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“Theatre is an agent of social change” – (Reference to Brecht and Mother Courage)

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Introduction

IB THEATRE ARTS Dane Fewtrell 11.6 "Theatre is an agent of social change" - (Reference to Brecht and Mother Courage) Brecht's intention when writing Mother Courage was to communicate his beliefs and make people aware of two major issues facing society: war and capitalism. According to Brecht, people deserve the wars they get if they subscribe to a political system which is unfair and favours a specific sector of society, namely capitalism, in which it is up to the individual to secure his own means of survival. In other words, if the system is unjust in any way, war and conflict is inevitable. For this to be understood, it would be essential that the audience sees the play for what it is, as opposed to becoming involved in its story. This means that they would have to be removed (or alienated) from the play, and consistently made aware of it as a play and nothing more. To do this, Brecht jolted audiences out of their expectations and deliberately avoided theatrical techniques that would make appearances realistic. In this way, people were forced to confront the issues at hand and decipher the meanings behind what they were being shown. The 'performance' being referred to by Brecht is what is clearly seen, what one cannot miss. ...read more.

Middle

The appearance of song at unlikely points in the play, when it is least expected is alienating and can confuse an audience. Another alienating characteristic is the fact that the melodic and lyrical singing contrasts with their serious content. In the third scene, for example, the chaplain's song tells of the horrors of Christ's story, and yet the song resembles a nursery rhyme. To differ from the audience's expectations, is the purpose of the play's structure. The passing of time which is unseen between the scenes is often great. After a dramatic event has occurred, the reactions of the characters are expected to be portrayed, or at least acknowledged, but instead the audience is shown occurrences of several years later. Thus, dramatic climaxes do not occur. Each scene is barely connected to the next, to the extent that the audience gets the impression that if a scene were removed, it would make little difference. There is no linked sequence of events, defying the characteristics of a traditional story. I personally think Brecht used the unusual sequence of events to comment on our lives. Most plays use a noted beginning and distinct end, but this is not what reality is. It moves backwards and forwards as we reflect on memories and make decisions about the future before it has even happened. ...read more.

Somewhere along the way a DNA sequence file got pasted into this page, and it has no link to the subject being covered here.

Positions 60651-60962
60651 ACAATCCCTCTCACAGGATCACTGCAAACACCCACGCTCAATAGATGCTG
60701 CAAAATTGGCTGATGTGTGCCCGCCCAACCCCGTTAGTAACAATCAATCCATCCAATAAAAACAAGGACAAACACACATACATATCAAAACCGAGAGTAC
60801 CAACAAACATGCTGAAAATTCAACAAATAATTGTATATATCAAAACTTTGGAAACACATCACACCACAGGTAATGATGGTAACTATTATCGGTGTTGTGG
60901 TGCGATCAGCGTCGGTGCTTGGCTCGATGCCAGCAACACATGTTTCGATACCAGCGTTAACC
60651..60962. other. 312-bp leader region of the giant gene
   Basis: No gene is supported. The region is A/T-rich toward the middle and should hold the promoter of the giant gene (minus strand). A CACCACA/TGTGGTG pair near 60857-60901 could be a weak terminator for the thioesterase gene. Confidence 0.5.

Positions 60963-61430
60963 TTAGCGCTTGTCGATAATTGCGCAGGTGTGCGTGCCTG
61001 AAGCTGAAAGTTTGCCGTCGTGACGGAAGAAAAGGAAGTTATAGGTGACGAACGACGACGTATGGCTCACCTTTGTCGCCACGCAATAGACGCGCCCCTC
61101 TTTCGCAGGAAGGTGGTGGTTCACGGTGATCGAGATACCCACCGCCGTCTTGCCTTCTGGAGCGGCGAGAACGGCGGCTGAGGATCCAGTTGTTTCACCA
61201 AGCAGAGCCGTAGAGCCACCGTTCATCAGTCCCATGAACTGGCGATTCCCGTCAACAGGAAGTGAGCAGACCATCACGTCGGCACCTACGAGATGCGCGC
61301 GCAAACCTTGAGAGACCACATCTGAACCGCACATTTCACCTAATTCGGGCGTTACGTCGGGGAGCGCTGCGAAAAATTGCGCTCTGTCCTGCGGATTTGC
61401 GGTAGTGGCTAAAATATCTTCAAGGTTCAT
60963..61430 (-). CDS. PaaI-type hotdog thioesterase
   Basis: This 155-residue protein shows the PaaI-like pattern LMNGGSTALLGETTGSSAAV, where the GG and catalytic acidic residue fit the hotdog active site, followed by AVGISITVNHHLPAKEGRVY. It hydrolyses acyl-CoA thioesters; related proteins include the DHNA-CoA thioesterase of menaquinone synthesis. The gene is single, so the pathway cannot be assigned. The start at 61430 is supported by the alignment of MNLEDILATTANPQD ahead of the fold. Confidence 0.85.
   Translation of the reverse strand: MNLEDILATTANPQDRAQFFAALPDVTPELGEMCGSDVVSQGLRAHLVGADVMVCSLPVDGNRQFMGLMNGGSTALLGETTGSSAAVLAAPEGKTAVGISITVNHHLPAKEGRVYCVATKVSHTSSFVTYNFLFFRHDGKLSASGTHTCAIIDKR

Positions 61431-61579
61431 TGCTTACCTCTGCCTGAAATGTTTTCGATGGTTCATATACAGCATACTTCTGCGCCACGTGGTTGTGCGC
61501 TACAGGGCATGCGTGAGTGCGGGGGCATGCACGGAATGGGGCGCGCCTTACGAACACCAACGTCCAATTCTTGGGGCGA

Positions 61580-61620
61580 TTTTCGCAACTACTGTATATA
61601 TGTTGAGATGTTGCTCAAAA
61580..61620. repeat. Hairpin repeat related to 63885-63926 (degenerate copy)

Conclusion

The fact that she works hard constantly, but for little gain, would lead us to sympathise with her. Although her deeds in the beginning of scene 3, the selling of ammunition to the opposing army, makes us question her morals. Another example of a contradictory character is the chaplain, who would be expected to condemn war and disapprove of it completely, though he said, "War satisfies all requirements, peaceable ones included, they're catered for, and it would simply fizzle out if they weren't." The chaplain can be said to have been based on contradiction at first he was cold and formal, then later, on the battlefield, he helps the injured and shows a part of himself that is a victim. What Brecht wanted to do to his audience, was a willingness to change people's attitudes, their money-centred mindsets which caused confusion in their basic moral values. According to Marx, whose principles Brecht believed in (although didn't necessarily subscribe to): unless man has food and shelter, he does not have freedom. This is what Brecht asserts in 'Mother Courage...' and understanding can only be gained when audiences realise that: "...the obvious is an irrelevance, that this play should be seen not as a tale but as a presenting of issues." By using techniques of character, song, structure, style, and set design, Brecht ensures that the audience remains alienated, and ultimately causes them to consider their lives and make them at the least think. ...read more.

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